Tears ran down the cheeks of Abraham Lincoln when he heard the “Battle Hymn of the Republic” sung in Congress by a chaplain who had survived a Confederate prison. It would become the most famous literary production of the Civil War.
The Trump Administration has proposed massive cuts to history programs whose mission is to teach Americans what made their country great
Compromise upon compromise whittled FDR’s dreams down considerably but enabled him to pass his Social Security Act, perhaps the most sweeping social reform of the 20th century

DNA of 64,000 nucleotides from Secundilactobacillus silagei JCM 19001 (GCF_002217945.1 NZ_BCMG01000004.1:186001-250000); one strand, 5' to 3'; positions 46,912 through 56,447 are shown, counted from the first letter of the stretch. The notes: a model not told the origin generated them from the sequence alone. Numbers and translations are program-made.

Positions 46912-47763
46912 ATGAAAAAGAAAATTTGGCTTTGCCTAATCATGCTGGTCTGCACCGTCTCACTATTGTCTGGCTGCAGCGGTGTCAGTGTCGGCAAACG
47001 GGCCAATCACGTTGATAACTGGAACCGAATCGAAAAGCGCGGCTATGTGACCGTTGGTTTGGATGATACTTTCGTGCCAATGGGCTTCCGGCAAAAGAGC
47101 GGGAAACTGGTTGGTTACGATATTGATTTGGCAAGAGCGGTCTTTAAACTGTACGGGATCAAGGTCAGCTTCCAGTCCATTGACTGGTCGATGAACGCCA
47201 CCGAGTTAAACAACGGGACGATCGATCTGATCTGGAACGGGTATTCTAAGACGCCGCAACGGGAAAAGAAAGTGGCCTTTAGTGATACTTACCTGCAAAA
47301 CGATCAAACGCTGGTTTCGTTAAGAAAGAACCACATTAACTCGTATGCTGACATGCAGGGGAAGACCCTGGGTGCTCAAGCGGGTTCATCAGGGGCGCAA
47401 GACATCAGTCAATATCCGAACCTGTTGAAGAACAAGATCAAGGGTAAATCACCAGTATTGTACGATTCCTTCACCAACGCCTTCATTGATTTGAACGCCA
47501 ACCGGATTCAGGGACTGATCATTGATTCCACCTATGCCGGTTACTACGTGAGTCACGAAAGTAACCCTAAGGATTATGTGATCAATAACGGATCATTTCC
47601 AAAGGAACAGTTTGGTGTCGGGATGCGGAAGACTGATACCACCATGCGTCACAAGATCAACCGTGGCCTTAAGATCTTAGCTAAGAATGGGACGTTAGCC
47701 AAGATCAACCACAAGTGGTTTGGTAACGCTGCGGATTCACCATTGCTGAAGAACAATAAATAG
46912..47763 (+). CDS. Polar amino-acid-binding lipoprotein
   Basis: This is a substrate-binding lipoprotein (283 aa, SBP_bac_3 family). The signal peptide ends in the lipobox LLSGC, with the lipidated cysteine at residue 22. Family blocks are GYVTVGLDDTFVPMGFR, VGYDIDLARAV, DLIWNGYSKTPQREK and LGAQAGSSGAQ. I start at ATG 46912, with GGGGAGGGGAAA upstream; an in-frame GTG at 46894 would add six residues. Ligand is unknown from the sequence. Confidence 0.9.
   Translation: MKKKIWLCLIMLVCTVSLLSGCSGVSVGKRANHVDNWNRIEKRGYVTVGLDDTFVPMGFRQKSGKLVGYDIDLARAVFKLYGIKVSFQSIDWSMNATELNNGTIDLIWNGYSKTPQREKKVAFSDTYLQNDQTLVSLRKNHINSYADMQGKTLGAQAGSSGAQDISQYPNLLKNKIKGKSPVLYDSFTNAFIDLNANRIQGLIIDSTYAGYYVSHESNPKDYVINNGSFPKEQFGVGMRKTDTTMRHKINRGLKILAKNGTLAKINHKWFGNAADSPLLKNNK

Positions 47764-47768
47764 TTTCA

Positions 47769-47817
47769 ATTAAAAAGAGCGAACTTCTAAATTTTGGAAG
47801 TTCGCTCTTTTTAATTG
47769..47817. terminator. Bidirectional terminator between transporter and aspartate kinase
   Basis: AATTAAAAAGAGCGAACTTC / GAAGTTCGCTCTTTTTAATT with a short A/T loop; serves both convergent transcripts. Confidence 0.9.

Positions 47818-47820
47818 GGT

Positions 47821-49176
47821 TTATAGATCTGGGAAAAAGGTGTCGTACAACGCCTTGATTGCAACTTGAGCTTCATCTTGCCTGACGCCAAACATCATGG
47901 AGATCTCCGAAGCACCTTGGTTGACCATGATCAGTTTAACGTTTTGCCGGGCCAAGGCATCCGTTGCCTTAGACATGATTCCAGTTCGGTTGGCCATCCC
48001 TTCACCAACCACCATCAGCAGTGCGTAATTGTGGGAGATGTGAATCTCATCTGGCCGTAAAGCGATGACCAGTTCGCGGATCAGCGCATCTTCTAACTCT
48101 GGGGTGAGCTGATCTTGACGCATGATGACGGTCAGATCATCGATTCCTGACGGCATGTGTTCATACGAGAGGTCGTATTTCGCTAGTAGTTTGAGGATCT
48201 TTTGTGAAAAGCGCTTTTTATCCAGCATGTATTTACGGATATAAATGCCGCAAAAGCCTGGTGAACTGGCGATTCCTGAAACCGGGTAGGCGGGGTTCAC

How a debt-ridden banana republic became the greatest economic engine the world has ever known
A cameraman at Yalta tells what it was like to spend a few days in claustrophobic luxury with Winston Churchill and Franklin Roosevelt— and to be offered a job by Joseph Stalin
For a few weeks Hitler came close to winning World War II. Then came a train of events that doomed him. An eloquent historian reminds us that however unsatisfactory our world may be today, it almost was unimaginably worse.
The furious speaker was Field Marshal Kesselring. The time was 1944. And the “shadow” was cast by Italian partisans and a handful of brave Americans from General Bill Donovan’s O.S.S.